Embracing our role as gardeners and stewards of creation is a thread of hope in an otherwise grim time. It’s a way of telling a story which counters our prevailing narratives of hopelessness and destruction. It’s also something we can do on our own. Every bit helps, so you don’t have to wait for the government to clue in, or for your neighbors to agree.

We’re already gardening, as I’ve said. It’s not that hard to simply choose to be better gardeners. It starts with acknowledging our deep reciprocal relationship with the natural world. After all, if we’re looking for atonement with the natural world, it is well to remember that atonement literally means “setting as one” — at-one-ment. To heal the natural world we have to admit we are part of it, that we need it, and it needs us.

If we could restore this relationship, we’d be a long way toward returning to Eden.

In this I’m greatly influenced by M. Kat Anderson. (See my review of her book, Tending the Wild.), Tending the Wild is about Native American management of the the California landscape, an active management which was subtle enough to be invisible to European colonists, but so successful that it created a literal paradise on earth, a landscape rich with fish and game and meadows of tall grass and riotous wildflowers, shaded gently by spreading oaks.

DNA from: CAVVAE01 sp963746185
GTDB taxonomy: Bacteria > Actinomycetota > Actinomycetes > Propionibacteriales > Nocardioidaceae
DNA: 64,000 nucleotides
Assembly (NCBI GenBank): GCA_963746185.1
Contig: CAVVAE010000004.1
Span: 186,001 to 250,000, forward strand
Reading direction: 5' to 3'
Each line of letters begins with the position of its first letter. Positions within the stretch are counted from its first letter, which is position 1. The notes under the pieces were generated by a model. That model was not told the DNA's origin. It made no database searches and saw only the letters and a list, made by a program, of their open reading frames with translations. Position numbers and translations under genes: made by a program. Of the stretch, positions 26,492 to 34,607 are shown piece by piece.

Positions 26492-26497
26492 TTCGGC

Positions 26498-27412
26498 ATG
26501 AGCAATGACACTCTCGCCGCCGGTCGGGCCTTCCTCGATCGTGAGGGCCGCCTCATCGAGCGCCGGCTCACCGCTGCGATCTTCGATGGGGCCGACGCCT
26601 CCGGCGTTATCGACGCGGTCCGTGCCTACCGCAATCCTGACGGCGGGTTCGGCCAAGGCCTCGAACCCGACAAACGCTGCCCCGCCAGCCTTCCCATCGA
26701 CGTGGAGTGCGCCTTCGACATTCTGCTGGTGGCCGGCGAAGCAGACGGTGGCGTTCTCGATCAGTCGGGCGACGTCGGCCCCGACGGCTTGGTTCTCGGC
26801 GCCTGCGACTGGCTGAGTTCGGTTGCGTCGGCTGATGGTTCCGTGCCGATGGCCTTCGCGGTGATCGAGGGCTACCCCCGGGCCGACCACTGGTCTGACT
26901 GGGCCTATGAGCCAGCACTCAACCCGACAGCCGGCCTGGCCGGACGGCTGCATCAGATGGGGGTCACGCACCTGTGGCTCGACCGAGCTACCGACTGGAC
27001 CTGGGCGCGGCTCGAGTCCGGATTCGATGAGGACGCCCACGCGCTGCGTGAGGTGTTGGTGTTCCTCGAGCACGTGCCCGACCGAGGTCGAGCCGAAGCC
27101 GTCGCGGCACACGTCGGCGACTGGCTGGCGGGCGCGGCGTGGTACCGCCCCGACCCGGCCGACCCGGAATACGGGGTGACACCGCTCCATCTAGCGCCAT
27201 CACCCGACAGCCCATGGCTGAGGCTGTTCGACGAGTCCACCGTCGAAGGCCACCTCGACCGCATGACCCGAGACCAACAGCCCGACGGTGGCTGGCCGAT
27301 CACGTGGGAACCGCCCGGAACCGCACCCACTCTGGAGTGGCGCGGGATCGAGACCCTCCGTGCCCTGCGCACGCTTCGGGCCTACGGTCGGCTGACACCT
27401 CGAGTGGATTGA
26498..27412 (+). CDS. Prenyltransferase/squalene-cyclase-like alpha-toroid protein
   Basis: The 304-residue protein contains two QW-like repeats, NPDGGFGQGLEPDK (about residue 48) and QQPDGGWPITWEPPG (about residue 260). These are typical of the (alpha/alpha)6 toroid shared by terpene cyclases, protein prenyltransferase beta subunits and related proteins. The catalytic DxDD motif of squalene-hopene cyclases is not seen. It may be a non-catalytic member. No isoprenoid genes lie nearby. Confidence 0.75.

None of this was accidental, or Providential, as the colonists believed. The land was rich because the land was loved and actively managed by the tribes to ensure that they had the food and materials they needed, while supporting the rest of creation to the mutual benefit of all. They were practicing a form of permaculture so advanced that we can only hope to emulate it one day.

This was not a California-specific phenomenon. People who we call “hunter-gatherers” shape and have shaped the land all over the world, even to this day–though the knowledge is dying, almost lost. This, for instance, is a nice short essay by Bill Gammage about the gardening practice of Indigenous Australians, which sounds very much what Anderson describes in Tending the Wild.

I’m not saying Native practice was perfect all over the world for all time, that they never made mistakes or got greedy, but I will hold on to a vision of humankind returning to a respectful, reciprocal relationship with the rest of life after a long, destructive period of exile. We can do this by becoming conscious gardeners, Edenic gardners.

I know we can do it because evidence says we’ve done it before. And I know we have to do it, if we want to craft a decent future for our children.

We have to do this if we want to ameliorate the effects of climate change, to cool our burning cities, to help the soil absorb the floodwaters.